You can significantly reduce stress and anxiety with these techniques, but it will take daily practice. Additionally, the techniques should be taught in the order listed above. Deep diaphragmatic breathing should always be taught first. Poor breathing habits diminish the flow of gases to and from your child’s body, making it harder for them to cope with stressful situations. In addition, to following the specified order it is important to make the activities FUN. My book, Mindfulness for Children: 150+ Mindfulness Activities for Happier, Healthier, Stress-Free Kids, contains breathing and relaxation techniques specifically for children. Better yet – if you are in the Kansas City area, sign-up your child up for a aerial yoga and mindfulness class, camp or kid’s yoga night out.

References

Ma, X., Yue, Z. Q., Gong, Z. Q., Zhang, H., Duan, N. Y., Shi, Y. T., … Li, Y. F. (2017). The Effect of Diaphragmatic Breathing on Attention, Negative Affect and Stress in Healthy Adults. Frontiers in psychology8, 874. doi:10.3389/fpsyg.2017.00874

Manzoni, G. M., Pagnini, F., Castelnuovo, G., & Molinari, E. (2008). Relaxation training for anxiety: a ten-years systematic review with meta-analysis. BMC psychiatry8, 41. doi:10.1186/1471-244X-8-41

Four Ways to Reduce ADHD Symptoms

Attention Deficit Hyperactivity Disorder (ADHD) is a complex disorder that can affect individuals across the lifespan. In recent years, ADHD has been on the rise in children. Neuroscience has shown us that Dopamine, a neurotransmitter important in mood regulation, is lower in the brains of children with ADHD. Additionally, the brains of individuals with ADHD are structurally different with reduced volume in regions responsible for focus and attention such as the prefrontal cortex and cerebellum.

The good news is…

The good news is the brain has neuroplasticity, which means that it can grow and change with stimulation and the right nutrient intake.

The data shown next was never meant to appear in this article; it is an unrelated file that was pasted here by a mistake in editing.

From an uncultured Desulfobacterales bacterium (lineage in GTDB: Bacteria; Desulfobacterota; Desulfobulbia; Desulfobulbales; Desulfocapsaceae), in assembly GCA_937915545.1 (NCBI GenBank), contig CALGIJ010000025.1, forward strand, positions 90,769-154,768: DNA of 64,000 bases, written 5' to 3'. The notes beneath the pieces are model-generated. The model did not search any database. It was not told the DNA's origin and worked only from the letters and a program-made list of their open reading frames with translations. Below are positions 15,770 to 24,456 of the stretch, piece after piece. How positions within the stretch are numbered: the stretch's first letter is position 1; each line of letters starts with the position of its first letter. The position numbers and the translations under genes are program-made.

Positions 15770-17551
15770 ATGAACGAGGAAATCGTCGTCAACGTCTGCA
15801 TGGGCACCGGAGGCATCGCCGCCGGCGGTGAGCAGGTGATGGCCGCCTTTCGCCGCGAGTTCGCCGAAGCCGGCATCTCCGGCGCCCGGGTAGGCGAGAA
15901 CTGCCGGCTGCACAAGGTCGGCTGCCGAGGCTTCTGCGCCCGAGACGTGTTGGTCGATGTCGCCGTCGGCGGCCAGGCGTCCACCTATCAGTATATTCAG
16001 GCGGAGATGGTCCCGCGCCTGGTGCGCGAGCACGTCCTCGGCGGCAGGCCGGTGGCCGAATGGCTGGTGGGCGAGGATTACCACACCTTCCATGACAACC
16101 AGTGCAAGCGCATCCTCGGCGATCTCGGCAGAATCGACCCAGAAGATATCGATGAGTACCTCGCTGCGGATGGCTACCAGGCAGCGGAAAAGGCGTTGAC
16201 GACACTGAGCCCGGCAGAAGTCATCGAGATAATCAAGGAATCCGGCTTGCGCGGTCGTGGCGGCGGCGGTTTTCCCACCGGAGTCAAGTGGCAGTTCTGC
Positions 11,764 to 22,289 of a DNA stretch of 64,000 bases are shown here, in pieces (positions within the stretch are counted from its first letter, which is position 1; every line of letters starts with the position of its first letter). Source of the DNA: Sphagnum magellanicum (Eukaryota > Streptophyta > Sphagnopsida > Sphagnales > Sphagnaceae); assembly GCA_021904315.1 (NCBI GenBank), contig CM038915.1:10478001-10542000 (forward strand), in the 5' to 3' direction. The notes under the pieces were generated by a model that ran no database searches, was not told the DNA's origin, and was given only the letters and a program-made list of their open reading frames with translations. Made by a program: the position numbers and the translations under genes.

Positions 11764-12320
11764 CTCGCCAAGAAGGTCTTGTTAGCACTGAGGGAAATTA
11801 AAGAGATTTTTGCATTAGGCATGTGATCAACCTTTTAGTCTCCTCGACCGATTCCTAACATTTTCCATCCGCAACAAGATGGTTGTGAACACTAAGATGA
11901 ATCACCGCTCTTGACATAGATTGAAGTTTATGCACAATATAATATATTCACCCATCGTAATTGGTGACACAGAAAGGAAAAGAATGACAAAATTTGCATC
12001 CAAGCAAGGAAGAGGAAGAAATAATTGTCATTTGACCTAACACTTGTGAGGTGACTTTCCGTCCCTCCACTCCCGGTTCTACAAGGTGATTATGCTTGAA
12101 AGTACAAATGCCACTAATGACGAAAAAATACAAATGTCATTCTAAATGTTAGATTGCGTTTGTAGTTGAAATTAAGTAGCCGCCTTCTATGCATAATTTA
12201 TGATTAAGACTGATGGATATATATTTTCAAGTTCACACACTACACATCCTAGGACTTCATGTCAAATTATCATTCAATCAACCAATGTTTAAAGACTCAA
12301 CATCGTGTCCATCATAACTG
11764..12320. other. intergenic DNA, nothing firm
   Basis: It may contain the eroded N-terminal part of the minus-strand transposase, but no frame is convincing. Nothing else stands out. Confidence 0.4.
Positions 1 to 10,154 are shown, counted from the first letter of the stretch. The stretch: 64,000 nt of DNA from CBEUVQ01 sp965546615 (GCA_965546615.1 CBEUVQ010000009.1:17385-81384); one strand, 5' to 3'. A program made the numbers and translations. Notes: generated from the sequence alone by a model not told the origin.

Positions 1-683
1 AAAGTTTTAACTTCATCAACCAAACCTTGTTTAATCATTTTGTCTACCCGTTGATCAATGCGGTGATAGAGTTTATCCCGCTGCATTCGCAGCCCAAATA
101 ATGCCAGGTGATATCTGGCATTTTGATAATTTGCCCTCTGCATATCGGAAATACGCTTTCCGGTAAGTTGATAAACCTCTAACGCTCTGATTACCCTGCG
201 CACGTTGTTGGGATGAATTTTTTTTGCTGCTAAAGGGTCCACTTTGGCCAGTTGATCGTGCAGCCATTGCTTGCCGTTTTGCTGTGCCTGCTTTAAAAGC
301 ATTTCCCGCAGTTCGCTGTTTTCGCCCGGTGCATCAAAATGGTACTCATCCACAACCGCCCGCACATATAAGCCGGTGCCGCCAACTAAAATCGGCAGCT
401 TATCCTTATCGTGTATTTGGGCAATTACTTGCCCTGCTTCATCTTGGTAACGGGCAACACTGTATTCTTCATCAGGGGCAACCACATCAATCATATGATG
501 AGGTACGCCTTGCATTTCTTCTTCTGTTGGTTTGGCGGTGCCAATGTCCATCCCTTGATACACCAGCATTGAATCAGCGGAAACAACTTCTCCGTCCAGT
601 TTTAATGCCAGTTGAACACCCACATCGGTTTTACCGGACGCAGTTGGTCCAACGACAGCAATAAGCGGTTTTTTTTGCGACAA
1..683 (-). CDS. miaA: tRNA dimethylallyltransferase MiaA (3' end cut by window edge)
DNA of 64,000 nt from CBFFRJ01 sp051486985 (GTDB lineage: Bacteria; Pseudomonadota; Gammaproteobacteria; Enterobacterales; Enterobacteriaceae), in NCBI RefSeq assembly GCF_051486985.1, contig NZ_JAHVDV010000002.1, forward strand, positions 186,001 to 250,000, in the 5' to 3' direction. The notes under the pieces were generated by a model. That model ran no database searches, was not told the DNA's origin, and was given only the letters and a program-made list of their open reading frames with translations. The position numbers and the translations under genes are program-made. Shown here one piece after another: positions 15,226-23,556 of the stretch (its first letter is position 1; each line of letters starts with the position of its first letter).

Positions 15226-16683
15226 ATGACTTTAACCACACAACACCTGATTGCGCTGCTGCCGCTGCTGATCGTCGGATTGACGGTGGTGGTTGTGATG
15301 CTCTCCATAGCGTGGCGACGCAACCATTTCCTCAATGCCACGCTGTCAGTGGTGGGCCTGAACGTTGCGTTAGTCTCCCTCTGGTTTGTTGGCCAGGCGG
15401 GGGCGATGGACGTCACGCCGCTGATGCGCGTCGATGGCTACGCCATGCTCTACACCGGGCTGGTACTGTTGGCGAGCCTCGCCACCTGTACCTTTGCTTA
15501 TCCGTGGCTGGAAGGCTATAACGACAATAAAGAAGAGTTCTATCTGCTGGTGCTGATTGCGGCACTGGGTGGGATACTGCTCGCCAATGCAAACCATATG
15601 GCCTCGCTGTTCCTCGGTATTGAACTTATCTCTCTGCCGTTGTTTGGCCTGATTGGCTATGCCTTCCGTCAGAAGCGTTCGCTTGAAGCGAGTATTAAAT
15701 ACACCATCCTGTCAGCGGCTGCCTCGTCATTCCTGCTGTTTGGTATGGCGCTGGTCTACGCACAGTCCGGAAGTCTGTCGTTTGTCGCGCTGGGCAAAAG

Enhance your child’s well-being using these strategies:

  1. Limit processed foods. Children should eat real, whole foods such as fresh fruits, vegetables, eggs, nuts, and seeds.  Whole foods are full of nutrients that your child’s brain and body needs to function correctly.  A whole food diet can aid in neurotransmitter production, cognition, and enhance health.  You do not need to eliminate all packaged and processed foods, but significantly reducing processed foods is the best thing you can do for your child’s health.
  2. Reduce sugar intake. Sugar is harmful to all kids, but it is especially harmful to those with ADHD. Research has found that sugar can dysregulate levels of dopamine, which are already lower in children with ADHD. Added sugar, that is processed and doesn’t occur naturally in whole foods such as fruits, is harmful to the brain and body. One can of soda contains 10 teaspoons or more of added sugar, which is more than the daily minimum, not to mention the other harmful artificial ingredients such corn syrup.
  3. Load up on healthy fats. Healthy fats are good for the brain and nervous system because both, are mostly made up of fats. Omega-3s are an example of healthy fats that reduce inflammation. Healthy fats can be found in nuts, salmon, and avocados. These fats keep your child’s brain healthy by helping neurotransmitters function properly.
  4. Exercise regularly. Exercise helps dopamine functioning. It is not only important for physical health, but mental health as well. Movement promotes the release of “feel good chemicals” such as dopamine, serotonin, and endorphins. Our favorite form of exercise is aerial yoga. Other forms of exercise such as running, biking, swimming and karate are also good for the brain and body.
  5. Be Mindful. Mindfulness is the practice of paying attention on purpose. When your child practices mindfulness it trains their brain to slow down and focus.

In Summary,

If your child has ADHD, you can reduce symptoms naturally by exercising regularly, eating healthy fats, reducing sugar, practicing mindfulness, and limiting processed foods.

References

Schnoll R, Burshteyn D, Cea-Aravena J. Nutrition in the treatment of attention-deficit hyperactivity disorder: a neglected but important aspect. Appl Psychophysiol Biofeedback. 2003;28:63–75. [PubMed] [Google Scholar]

Kim WK, Cho S. Sugar and cognitive performance. Korean J Nutr. 2007;40(Suppl):50–65. [Google Scholar]

Christiansen, L., Beck, M. M., Bilenberg, N., Wienecke, J., Astrup, A., & Lundbye-Jensen, J. (2019). Effects of Exercise on Cognitive Performance in Children and Adolescents with ADHD: Potential Mechanisms and Evidence-based Recommendations. Journal of clinical medicine8(6), 841. doi:10.3390/jcm8060841

Gratitude Journal

This week our camp theme was gratitude. At Camp Gratitude we made mini gratitude journals. When children think of things they are grateful for it activates the calming part of the nervous system. This helps children to feel not only calmer, but happier. With school getting ready to start, now is a perfect time to make the gratitude journal a healthy habit. Every morning, before school, have your child write or draw one thing he is grateful for in a journal or on the bathroom mirror. What a great way for a child to start, not only their day, but their new school year!